Facebook could file for its initial public offering as early as Feb.1, valuing the company as high as $100 billion, a report said.
The 800-million member social network could register with the U.S. Securities and Exchange Commission next week, the Wall Street Journal reported. One wrinkle: Morgan Stanley would likely be lead underwriter, rather than investor Goldman Sachs, which handled IPOs for the likes of Microsoft. Goldman Sachs invested $500 million in eight-year-old Facebook in 2009 and got the right to sell stakes to certain clients.
The deal has been in the works for a while. Earlier this week, as reported in International Business Times, Facebook's law firm, Fenwick & West, advised it to stop trading shares on private exchanges.
That step often foreshadows an imminent IPO filing because it may indicate that the legal team wants a final valuation to include in the offering's documents. The law firm, which has a large technology practice, made the request of Facebook after Sharepost, a secondary exchange, said it had sold a block of 70,000 shares last week at $34 apiece. That would value Facebook around $80 billion.
While outsiders currently can't buy shares of Palo Alto, Calif.-based Facebook, employees and investors such as Goldman Sachs, Digital Sky Technologies and Microsoft, which previously bought shares privately, are allowed to trade them on so-called secondary exchanges, which are closely watched by regulators.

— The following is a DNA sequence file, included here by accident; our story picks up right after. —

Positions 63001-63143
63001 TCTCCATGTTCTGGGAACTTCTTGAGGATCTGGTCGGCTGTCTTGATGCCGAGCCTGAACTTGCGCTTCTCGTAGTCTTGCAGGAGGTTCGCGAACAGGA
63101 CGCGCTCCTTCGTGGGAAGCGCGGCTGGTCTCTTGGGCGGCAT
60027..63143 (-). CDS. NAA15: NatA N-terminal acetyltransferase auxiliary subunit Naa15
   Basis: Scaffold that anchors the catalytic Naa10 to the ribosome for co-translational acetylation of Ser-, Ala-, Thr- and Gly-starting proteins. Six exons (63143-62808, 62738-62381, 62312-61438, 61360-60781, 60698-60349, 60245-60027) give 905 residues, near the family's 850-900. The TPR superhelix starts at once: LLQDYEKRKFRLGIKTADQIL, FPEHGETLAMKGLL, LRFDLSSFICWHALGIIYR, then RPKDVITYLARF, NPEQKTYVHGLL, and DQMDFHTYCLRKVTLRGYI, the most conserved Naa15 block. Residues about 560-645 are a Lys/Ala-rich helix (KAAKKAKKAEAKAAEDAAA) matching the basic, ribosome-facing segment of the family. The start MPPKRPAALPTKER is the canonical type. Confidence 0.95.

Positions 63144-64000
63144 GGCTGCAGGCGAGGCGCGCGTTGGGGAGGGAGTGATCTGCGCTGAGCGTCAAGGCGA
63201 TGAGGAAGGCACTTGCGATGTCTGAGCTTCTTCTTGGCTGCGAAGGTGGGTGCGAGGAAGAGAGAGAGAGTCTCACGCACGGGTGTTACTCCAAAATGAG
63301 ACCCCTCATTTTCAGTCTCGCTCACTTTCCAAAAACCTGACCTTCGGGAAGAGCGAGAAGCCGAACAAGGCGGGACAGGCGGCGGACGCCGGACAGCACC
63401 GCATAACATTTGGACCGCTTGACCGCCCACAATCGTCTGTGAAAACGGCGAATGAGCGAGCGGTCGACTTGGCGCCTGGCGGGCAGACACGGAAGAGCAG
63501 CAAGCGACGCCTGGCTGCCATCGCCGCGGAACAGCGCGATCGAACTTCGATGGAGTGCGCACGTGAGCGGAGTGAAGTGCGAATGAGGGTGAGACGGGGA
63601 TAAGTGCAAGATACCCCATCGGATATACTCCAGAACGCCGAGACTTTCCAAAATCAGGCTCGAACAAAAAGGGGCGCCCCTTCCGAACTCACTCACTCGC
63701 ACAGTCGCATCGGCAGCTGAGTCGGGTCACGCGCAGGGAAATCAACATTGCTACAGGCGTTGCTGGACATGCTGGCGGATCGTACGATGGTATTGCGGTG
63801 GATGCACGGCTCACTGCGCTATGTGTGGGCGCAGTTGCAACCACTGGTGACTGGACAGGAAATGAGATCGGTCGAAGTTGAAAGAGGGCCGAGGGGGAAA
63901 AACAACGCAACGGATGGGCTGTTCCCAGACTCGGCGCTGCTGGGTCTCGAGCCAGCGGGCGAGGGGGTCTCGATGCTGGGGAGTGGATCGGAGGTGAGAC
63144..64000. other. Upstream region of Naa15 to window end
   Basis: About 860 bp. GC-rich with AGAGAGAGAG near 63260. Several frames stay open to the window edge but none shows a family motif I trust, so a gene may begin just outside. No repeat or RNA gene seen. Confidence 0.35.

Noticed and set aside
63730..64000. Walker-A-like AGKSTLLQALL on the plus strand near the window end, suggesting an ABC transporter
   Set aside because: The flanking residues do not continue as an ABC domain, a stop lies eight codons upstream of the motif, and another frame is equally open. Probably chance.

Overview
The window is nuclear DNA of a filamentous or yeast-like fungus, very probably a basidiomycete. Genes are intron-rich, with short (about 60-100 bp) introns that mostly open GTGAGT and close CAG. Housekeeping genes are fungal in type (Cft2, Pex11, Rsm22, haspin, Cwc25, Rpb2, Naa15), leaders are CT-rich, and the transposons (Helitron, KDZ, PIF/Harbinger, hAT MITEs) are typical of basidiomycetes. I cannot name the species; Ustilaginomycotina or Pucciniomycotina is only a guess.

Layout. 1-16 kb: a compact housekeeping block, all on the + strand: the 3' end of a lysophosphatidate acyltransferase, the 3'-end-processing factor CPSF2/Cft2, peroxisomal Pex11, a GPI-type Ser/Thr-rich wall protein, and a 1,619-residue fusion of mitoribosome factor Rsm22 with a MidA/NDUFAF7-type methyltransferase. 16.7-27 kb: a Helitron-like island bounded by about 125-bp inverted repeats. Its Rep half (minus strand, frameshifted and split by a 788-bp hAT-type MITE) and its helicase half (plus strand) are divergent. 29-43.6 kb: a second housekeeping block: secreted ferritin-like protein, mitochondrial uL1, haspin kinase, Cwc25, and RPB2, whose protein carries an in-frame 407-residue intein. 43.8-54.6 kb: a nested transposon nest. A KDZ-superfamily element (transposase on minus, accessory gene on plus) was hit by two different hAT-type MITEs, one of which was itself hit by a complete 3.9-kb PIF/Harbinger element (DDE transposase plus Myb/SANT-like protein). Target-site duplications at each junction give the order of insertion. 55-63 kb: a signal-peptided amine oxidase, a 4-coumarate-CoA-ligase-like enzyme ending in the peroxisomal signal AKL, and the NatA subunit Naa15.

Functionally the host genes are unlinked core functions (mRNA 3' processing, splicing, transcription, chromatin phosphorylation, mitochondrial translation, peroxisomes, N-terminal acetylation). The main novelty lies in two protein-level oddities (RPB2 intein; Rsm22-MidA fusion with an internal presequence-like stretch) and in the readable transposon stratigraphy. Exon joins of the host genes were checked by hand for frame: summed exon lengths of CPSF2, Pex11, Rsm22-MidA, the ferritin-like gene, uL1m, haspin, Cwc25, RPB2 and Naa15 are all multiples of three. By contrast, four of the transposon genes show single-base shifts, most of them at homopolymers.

Facebook already has more than 500 shareholders. Under federal securities law, that means it must report financial results to the U.S. Securities and Exchange Commission or file an IPO sometime early in the second quarter. The company declined comment Friday.
Last year, insiders and analysts suggested CEO Mark Zuckerberg, 27, would hire investment banks, most likely Goldman Sachs, to mount an IPO that could value Facebook as high as $100 billion. Zuckerberg two years ago donated $100 million to the schools of Newark, N.J., having sold at least some of his shares on a secondary exchange.
Besides individuals well-known from the film "The Social Network" including twins Tyler and Cameron Winklevoss as well as Eduardo Saverin, other investors include Hong Kong tycoon Li Ka-shing, PayPal founder Peter Thiel and LinkedIn CEO Reid Hoffman. Venture capital also came from Accel Partners, Greylock Partners, Meritech Capital and European Founders Fund.
Last month, San Francisco-based game developer Zynga raised $1 billion in its IPO, the largest sum raised by an Internet company since Google's IPO in 2004 brought in $1.67 billion. Google this week disclosed that its Facebook rival, Google +, has signed up more than 90 million members in the second half of 2011. Google shares rose $7.50 to $575.63 in late Friday trading.
Zynga has close ties to Facebook because as much as 80 percent of revenue derives from games played on Facebook. Zynga's shares Friday closed at $10.05, up 53 cents, valuing the company at $7 billion. Morgan Stanley and Goldman Sachs were the lead underwriters for Zynga and also worked together on November's IPO of Groupon.
Morgan Stanley, with the bank then known as Credit Suisse First Boston, managed Google's IPO.